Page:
If I spend time auditioning and like what I hear, I am inclined to buy there if the prices are competitive and value is there, which it usually is. I bought my tube pre-amp there recently new for a very competitive price on one of the last of a highly regarded but recently discontinued model. I'll continue to frequent his shop as long as it is around.
I also buy direct from the manufacturer over the internet and used from ebay and here as well case by case.
I do not support ritzy "high end" shops around that incur a lot of overhead to provide glitz and cater to the elitist crowd. These are increasingly focused on home theater systems these days anyway.
To put margins in perspective...I am told by a friend who has sold furniture for many years, that the wholesale to retail in furniture is, one third of the retail price. So a $1000. retail item costs the dealer about $300. He also said that this varries quite a bit, but that is the general rule. That would be not exactly but about the inverse of Audio pricing, which for many years had a markup of 40%, or $1000. had dealer cost of $600. That was for typical gear, amps, receivers and such. Some speakers had a markup of 50%, but that usually carried minimum annual purchase requirements.
Having been there, as a dealer, I am sure that, making $400. on an item that you pay $2600 for (as suggested above) would make for a much worse survival rate than we're now seeing.
The dealer cost mentioned above from, apparently someone who visited CES and was given dealer costs, may have represented a new company trying to make an entry into the market, or perhaps, maybe with with slower business, this may portend a shift in dealer cost to retail, with the hopes of helping dealers to stay in the game.
Without going crazy here, lets do the math for a dealer making the suggested margin.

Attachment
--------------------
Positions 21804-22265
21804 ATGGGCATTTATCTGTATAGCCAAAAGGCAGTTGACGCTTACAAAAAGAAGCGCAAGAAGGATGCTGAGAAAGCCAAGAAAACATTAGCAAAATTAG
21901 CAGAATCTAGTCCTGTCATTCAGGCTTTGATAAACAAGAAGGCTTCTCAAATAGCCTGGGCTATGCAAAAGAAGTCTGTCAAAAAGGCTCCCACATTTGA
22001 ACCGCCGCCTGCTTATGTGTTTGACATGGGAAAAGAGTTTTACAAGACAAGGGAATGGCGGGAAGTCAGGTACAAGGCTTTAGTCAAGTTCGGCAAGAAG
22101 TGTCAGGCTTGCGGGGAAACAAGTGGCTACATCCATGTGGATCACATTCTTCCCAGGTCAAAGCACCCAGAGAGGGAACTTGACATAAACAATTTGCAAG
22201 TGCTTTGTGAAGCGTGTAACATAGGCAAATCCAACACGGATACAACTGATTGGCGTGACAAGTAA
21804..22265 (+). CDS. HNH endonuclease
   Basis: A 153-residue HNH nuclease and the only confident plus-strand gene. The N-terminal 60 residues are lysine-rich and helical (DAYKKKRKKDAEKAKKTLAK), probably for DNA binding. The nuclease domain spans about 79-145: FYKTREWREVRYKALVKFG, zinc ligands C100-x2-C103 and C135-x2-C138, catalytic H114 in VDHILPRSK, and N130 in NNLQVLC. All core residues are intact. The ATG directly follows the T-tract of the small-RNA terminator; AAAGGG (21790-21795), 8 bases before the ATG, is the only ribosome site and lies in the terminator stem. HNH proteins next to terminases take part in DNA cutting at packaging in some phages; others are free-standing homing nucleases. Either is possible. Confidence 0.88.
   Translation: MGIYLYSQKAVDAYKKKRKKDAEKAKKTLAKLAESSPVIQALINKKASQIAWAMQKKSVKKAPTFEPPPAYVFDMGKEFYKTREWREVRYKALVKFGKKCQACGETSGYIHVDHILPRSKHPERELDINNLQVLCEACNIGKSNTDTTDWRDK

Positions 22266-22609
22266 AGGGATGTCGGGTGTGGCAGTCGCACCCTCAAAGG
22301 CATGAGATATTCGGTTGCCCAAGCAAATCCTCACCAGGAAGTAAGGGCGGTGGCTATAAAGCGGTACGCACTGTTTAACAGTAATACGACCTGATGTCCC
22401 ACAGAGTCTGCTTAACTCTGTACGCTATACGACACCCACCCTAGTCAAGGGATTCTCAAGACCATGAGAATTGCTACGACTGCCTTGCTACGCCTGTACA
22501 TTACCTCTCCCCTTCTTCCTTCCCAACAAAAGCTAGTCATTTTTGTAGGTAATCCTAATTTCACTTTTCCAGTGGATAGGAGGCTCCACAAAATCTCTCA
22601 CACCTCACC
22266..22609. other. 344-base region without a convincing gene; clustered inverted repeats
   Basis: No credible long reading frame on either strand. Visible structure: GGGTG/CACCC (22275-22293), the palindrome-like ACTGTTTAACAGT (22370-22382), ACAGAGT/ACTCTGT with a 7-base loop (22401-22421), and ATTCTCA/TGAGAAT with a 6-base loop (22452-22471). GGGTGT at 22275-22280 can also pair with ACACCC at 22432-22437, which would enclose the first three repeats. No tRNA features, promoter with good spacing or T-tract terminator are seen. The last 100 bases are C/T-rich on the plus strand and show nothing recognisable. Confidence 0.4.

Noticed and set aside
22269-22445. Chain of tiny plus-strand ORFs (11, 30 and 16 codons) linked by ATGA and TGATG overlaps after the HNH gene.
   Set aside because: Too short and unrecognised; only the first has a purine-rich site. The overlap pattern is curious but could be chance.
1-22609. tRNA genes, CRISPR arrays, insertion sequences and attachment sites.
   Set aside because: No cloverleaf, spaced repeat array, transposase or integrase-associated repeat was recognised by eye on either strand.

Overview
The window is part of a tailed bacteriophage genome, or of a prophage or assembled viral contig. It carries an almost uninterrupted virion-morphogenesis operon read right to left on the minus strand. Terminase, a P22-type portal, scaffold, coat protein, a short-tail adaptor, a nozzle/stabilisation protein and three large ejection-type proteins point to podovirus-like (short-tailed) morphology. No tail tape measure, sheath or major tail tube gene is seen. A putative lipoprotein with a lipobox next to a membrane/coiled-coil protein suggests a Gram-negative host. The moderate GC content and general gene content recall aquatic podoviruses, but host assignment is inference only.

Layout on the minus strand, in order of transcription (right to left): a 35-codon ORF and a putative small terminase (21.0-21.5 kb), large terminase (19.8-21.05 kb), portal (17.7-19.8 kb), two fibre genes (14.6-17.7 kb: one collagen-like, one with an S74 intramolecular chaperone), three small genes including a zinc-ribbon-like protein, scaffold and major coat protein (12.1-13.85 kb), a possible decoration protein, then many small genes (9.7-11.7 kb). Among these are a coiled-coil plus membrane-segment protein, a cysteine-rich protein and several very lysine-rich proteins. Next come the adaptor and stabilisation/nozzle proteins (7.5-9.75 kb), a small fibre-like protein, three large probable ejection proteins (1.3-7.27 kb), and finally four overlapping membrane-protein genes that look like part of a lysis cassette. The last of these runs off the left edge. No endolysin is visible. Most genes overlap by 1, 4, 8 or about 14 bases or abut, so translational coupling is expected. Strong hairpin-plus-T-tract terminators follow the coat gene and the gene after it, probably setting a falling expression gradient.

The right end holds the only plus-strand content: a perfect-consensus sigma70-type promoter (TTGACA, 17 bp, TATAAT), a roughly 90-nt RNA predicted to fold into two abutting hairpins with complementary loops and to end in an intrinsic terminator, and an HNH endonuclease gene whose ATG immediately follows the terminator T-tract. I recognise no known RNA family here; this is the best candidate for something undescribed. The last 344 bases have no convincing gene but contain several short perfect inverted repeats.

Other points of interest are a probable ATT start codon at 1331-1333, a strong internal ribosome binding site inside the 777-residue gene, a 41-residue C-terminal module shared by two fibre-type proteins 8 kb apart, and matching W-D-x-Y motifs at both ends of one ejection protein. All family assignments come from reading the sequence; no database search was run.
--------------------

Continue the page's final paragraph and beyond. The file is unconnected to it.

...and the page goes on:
Let's say that the dealer does $50K in a month, with a cost of almost 86%. That would mean that he/she makes a gross margin of $7000. If its a single store operation, mom and pop, and he rents space in a strip mall or small building, and pays $2500. rent, $400. for electricity, has a vehicle for $400. per month, insurance for $200 per month, one college kid as an assistant, for $10 per hour ($1600. per month), his personal profit before taxes is $1900. for his efforts which if they represent only a 40 hour week,(not likely) he's making less than $12.00 per hour.
This won't work. So let's double the profit to 28% and he's making $3800. per month or $24. per hour, or a little over $900 per week.
Depending on the part of the country one lives this can be a hard wage to live on.
Obviously these prices of doing business are silly and don't really reflect a true picture, but I think it shows that the 40% starting figure is a more realistic picture. It also shows why I asked the guy who stiffed me, saving the $53.00 why it was so upsetting.
Now these guys have to contend with the internet, AND 'no taxes', which in most states is at least 6% of the gross price which most people consider to be a worthwhile inducement to buy over the net. Wow...that's a tough living.
Now, further, let's assume the best...he sails along and does $50K every month until "Back to school" and the first thing that goes from the budget is 'luxury goods', toys like this. He does half. The expenses remain constant, but his profit goes in the toilet.
Herein lies the plight of the small audio retailer. I know, I was there. It really is a tough business.
This is not meant to piss any one off. It's simply a sophomoric look at the Audio business world.
Ironically, most manufacturers want VOLUME, and give preferred pricing to the stores who can to large volumes. This creates an adversarial relationship between the small dealers who can't, and the larger who can. I have heard horror stories from small dealers recently, that some large city dealers can call XYZ factory and 'make an offer' on a bulk purchase. For example, "I'll buy $50K of product, but give you $40K. The manufacturer sees the $40K of instant sales, and give in. The big dealer then has a 20% price reduction which he can pass on to the customer on an internet sale, and still make his normal margin, (not exactly correct, but its easy to see this scenario). Mom and pop, lose the sale to a NYC or Chicago dealer because the customer gets a 20% discount, AND saves 6% sales tax. Viscious circle huh?
Then mom and pop dealer's customer comes in a month later and 'fesses up' that he bought over the net and saved a ton, and frankly who can blame him?
All this from a simple, are you supporting local stores.
It's almost enough to make us think that perhaps all sales should be factory direct, except for one thing...no demos.
Seriously guys, please support the local dealer if possible, these guys are trying and do provide a valauble service and need to survive. Many dont know how important a good dealer relationship can be till its found.
They were the ones who brought us along all these years and to turn your back on them is wrong.